Category: Zen Living Written by Leo Babauta
This neverending pandemic hasn’t been the best mental health environment for many people — it has created raised levels of uncertainty, anxiety, loneliness, unhappiness, procrastination and feelings of dreariness for large numbers of people.
That’s understandable, and I feel tremendous compassion for everyone who is suffering right now.
I strongly believe that this is an opportunity for us all, to use this difficult environment to shift something for ourselves.
This can be our mental training ground, if we view it that way.
We can use this environment to learn how to:
- Focus when we’re feeling overwhelmed
- Find joy in the middle of the ordinary and mundane
- Have compassion for ourselves when we’re feeling difficult emotions
- Connect with others who are feeling those same difficult emotions
- Find a sense of meaning in everything we do
- Relax when things are chaotic
Basically, everything that arises as a mental difficulty for us right now is a perfect opportunity to train.
The pandemic might be our greatest teacher.
The Opportunity of This Time
The truth is, all of this has always been here. We’ve always been distracted, numbing our difficult emotions like loneliness and sadness and anger with social media, food, alcohol and other comforts. We’ve always felt uncertainty, anxiety, frustration and overwhelm.
It’s just that this pandemic has brought it all front and center. Put it directly in our faces, so we can’t ignore it.
That’s difficult, but it’s also an opportunity — to look directly at the things we don’t want to admit to ourselves.
To become present to our emotions.
To train ourselves in compassion, gratitude, wonder, connection, meaning and mindfulness.
It’s terrible that people are getting sick and dying, of course — we don’t want to pretend that everything is rainbows and unicorns. It’s terrible that people are turning to drugs and other unhealthy ways of coping with all of this.
But I believe in making the most of whatever is in front of us. Let’s use the opportunity of this time.
How to Train
We start first by recognizing whatever is there for us: overwhelm, distraction, loneliness, sadness, frustration, disconnect, anxiety.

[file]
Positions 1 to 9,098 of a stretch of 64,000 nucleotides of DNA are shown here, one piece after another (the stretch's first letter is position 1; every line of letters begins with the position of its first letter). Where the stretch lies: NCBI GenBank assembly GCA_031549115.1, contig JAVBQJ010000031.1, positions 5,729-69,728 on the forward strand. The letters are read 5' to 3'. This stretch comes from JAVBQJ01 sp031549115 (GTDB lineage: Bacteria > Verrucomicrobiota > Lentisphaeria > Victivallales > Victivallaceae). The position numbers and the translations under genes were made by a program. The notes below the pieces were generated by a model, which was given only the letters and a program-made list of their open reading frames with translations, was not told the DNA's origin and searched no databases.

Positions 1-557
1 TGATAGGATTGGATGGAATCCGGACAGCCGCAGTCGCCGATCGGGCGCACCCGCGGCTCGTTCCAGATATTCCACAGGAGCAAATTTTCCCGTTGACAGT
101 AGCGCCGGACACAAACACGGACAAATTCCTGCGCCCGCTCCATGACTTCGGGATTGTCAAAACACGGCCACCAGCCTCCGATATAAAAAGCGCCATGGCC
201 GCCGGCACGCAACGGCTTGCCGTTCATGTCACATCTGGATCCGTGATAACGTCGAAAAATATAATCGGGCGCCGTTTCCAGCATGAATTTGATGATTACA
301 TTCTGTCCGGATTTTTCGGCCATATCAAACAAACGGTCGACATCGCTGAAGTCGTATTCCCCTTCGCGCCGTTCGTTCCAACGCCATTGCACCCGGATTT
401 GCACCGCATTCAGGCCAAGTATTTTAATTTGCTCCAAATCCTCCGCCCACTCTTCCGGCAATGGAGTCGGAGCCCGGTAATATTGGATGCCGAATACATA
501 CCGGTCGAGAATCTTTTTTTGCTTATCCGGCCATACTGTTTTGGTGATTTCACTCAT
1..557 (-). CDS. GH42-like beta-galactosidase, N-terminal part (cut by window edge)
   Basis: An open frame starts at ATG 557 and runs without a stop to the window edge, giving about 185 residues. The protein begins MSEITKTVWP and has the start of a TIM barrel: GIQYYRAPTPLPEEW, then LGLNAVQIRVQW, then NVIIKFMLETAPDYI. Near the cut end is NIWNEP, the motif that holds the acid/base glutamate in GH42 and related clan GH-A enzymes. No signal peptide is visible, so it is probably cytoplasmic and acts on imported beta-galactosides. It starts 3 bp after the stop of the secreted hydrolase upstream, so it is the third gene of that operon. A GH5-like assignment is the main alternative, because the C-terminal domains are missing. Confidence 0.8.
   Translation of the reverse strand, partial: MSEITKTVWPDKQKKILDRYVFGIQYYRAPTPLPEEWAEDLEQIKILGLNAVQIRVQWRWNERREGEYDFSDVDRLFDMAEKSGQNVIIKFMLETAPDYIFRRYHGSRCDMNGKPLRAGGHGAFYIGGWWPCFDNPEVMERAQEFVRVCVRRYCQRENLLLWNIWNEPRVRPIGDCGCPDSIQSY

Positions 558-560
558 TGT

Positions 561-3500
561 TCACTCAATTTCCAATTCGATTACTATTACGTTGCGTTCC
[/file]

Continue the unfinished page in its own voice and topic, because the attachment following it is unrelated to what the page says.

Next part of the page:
We get present with it: how does it feel in our body? Can we be with the sensations of these emotions, mindfully, gently, with openness and curiosity?
We bring compassion to ourselves — a sense of warmth and wanting happiness for ourselves.
We then try a new frame of mind — here are a handful to try out:
- Curiosity: can we be curious about something in this moment, from the sensations of our emotions to what another person is going through? What changes for you when you practice curiosity?
- Wonder: Can we view this moment (ourselves, our surroundings, other people) with a sense of awe and appreciation? With a sense of wonder at the miracle of life? How does that change things for you?
- Gratitude: Can we feel a sense of gratitude for what we have in this moment, for the other person, for our eyesight? What would it be like to lose those things? Can we see the things we have through this new lense of appreciation?
- Meaning: What if everything we did had a sense of meaning — what if every act could be a way to love ourselves, or to love and serve others? How would that change each act for you?
- Mindfulness: Can we simply be present in this moment? Connect with a sense of spaciousness and awareness of what is happening right now? What shifts for you when you do this?
- Connection: Can we feel a sense of connection to others in each moment? To the light in ourselves? To the world around us? And realize how we’re supported by the entire world.
- Empowerment: There’s a big difference between doing something because we feel we should, or because we have to … and doing something because we choose to. Can you choose into each act in your day? Or choose out of it, if you really don’t want to do it? What would life be like if you were choosing to do things from an empowered place, rather than feeling like life was happening to you?
Choose one at a time, and practice it for a few days. Life in the pandemic will give you plenty of practice opportunities, if you look for them. Embrace them, and train.
Zen Habits is about finding simplicity and mindfulness in the daily chaos of our lives. It’s about clearing the clutter so we can focus on what’s important, create something amazing, find happiness. My name is Leo Babauta. I live in Davis, California with my wife and six kids, where I eat vegan food, write, run, and read. Source
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